Approximately 400 gallons of propellant would be loaded into the DragonFly RLV for this test. During a full propulsive hop test, the DragonFly would launch from a launch pad and ascend to approximately 7.000 feet AGL (firing engines for approximately 12.5 seconds). The engines would then throttle down in order to descend (firing engines for an additional 12.5 seconds), and the RLV will make a powered landing on the launch pad. This operation would last approximately 60 seconds.

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Now that the tests for the dragon v2 at the cape and at vandenberg are scheduled, will we see tests before that at mcgregor? And with the launch abort, will it be a propulsive landing?

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I believe the Draco's use all their propellant for the abort and dragon will splash down in the ocean under parachute.

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Launch aborts use all the onboard propellants, about 1,650 kilograms of monomethyl-hydrazine and nitrogen tetroxide, in 5 seconds (!!). They land under the chutes and into the drink. A bit shaken, but not stirred ;)

From a dead stop to full throttle (~16,400 lbs thrust) is about 100 milliseconds. Now double it as the engine pods have 2 SD's each. 4 pods per Dragon V2. Imagine that on the back of your Batmobile.

What's amazing about the SuperDraco engine is that it can throttle down to under 20%, guesses are as low as 12%, and even do rapid pulsing. Most engines suffer from flow separation when throttled below 60-80-% throttle.

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The SD engine is amazing. Will we see test at mcgregor before the launch abort in nov?

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Very possible, but FAA hasn't issued the permit for it to fly yet and it's tests are for propulsive landings, not aborts. Different flight regimes.

The draft EIS coming put in May is only part of the process. The final EIS has to be posted, then there's a mandatory waiting period (30 days) for public comments. Then they can apply for a flight permit. FAA has been quick on those so far.

Just checked the FAA and no final EIS or permit yet.

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So much exciting stuff coming up... Can't wait!

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Quite a list,

F9R Dev 1&2 flights

Dragon V2 pad & flight abort

DragonFly landing tests (numerous)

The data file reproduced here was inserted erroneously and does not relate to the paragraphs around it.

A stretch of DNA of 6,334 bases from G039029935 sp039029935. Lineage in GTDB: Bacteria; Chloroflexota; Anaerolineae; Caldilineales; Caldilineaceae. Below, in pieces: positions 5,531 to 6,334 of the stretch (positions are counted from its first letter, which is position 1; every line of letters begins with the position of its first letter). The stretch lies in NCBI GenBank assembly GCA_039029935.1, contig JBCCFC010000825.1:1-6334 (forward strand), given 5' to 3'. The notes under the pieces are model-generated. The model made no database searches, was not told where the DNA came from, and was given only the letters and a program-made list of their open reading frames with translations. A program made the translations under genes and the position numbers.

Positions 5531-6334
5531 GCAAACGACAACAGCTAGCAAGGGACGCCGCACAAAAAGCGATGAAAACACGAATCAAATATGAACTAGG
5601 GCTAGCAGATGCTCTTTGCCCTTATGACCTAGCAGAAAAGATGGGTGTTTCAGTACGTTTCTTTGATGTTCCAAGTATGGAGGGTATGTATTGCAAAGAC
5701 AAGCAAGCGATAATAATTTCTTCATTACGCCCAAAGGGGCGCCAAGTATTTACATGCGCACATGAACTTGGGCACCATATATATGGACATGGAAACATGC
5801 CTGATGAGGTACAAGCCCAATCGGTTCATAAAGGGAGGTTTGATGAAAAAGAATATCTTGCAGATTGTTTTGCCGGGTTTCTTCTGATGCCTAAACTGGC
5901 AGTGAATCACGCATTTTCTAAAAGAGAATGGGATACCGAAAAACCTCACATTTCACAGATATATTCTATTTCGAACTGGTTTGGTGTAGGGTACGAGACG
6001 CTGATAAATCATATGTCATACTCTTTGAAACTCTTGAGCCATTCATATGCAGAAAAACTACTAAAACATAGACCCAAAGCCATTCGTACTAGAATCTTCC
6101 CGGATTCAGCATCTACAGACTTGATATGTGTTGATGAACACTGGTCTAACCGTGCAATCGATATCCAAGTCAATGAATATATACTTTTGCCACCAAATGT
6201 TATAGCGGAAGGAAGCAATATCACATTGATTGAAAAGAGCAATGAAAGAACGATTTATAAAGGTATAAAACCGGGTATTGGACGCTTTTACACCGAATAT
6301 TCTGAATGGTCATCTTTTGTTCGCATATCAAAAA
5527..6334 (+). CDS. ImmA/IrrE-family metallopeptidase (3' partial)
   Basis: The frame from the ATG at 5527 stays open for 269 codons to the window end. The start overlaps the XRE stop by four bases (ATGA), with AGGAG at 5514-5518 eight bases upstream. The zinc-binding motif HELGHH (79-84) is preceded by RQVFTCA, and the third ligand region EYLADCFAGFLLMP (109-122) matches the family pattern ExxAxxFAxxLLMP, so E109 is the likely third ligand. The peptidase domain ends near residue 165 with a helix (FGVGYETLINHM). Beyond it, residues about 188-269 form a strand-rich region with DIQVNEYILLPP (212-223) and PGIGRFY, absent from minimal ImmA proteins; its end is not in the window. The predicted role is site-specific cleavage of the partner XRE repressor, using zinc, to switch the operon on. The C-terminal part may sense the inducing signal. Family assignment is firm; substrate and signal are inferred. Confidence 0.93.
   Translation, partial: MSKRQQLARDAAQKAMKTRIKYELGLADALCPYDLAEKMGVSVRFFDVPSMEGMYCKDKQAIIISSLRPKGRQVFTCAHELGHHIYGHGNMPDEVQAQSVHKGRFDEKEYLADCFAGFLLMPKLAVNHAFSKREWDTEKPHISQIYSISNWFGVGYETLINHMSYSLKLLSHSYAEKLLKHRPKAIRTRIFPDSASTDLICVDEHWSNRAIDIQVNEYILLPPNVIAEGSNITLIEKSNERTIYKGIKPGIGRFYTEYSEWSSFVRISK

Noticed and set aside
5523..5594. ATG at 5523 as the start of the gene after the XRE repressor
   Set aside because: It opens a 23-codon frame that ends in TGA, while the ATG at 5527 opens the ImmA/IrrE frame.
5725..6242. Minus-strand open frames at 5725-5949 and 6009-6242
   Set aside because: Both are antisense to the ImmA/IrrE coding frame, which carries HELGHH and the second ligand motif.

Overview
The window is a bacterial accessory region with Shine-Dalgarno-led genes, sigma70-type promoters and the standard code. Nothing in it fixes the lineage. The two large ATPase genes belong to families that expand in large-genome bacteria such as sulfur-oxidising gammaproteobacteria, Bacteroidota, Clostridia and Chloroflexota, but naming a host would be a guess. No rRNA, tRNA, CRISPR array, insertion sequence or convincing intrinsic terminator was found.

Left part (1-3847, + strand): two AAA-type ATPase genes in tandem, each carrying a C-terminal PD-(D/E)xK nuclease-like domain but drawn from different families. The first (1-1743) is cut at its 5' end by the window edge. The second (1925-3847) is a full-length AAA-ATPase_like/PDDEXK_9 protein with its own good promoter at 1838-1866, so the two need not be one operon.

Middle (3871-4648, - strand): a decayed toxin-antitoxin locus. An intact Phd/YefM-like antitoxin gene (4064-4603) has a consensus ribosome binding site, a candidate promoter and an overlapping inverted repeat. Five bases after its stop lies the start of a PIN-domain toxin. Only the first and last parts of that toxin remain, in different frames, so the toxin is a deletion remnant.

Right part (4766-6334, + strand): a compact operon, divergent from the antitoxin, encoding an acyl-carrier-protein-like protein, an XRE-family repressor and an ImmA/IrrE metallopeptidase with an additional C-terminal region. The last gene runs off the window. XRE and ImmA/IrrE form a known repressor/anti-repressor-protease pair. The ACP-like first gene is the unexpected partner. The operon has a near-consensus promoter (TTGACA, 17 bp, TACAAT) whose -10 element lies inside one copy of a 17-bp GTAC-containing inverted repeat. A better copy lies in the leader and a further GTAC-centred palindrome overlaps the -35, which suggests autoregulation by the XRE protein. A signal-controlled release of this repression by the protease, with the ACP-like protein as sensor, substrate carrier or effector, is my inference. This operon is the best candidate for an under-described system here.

F9R landings, on barge and ground

Falcon Heavy Reusable (FHR bring built NOW)

etc.

Plus the manifest where they're shooting for 30 day gaps but for the last 2 are a lot closer.

Next launch is AsiaSat 6 on the 26th, 2 in one calendar month.

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How many Gs are they expecting on an abort and a landing? I would assume somewhere around 3 Gs for the pad test, even more for a mid launch abort, and 5 or 6 for the landing.

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Aborts will hit 8+ G's. Not too bad as Soyuz does about 16.

From data in the DragonFly EIS and elsewhere,

Re-entries are passively stable, though the avionics can steer it. Dragons have deorbited then landed about 800 meters from their recovery ships under parachutes only.

At sea with parachutes only it'll land at about 11~12 m/s compared to 2-3 times that for Apollo.

For propulsive landings the SD's are tested at about 2,150 meters.

Propulsive landings, straight or under parachute, will be like the hoverslams F9R Dev-1 does; it reaches 0 m/s just as its altitude hits 0 m.

A land touchdown under parachutes only is only if all the SD's fail and is estimated at 2.5 G's. The legs have massive shock absorption ability, and the back 2 hit first being closer together & attached to reinforced structures. Then the fronts impact and it settles.

If 1-2 SD's fail it can still do a propulsive landing.

If more than 2 SD's fail but opposed engines still work they can still do a propulsive under parachutes, and they're fired out of a mortar.

If everything electronic goes to hell in a handbasket, the parachute mortar can be mechanically fired by the crew.

All of this failing at once is extremely unlikely, and being pressure fed hypergolic thrusters the SD's should be more reliable than the parachutes.

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Oh wow I was way off. Soyuz does 16 Gs?

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Yup, at least that's about the middle of its range. Only fired once, Soyuz T-10-1 on September 26, 1983. The launcher caught fire and the LAS carried the crew to safety. Estimated at 14 to 17 G's.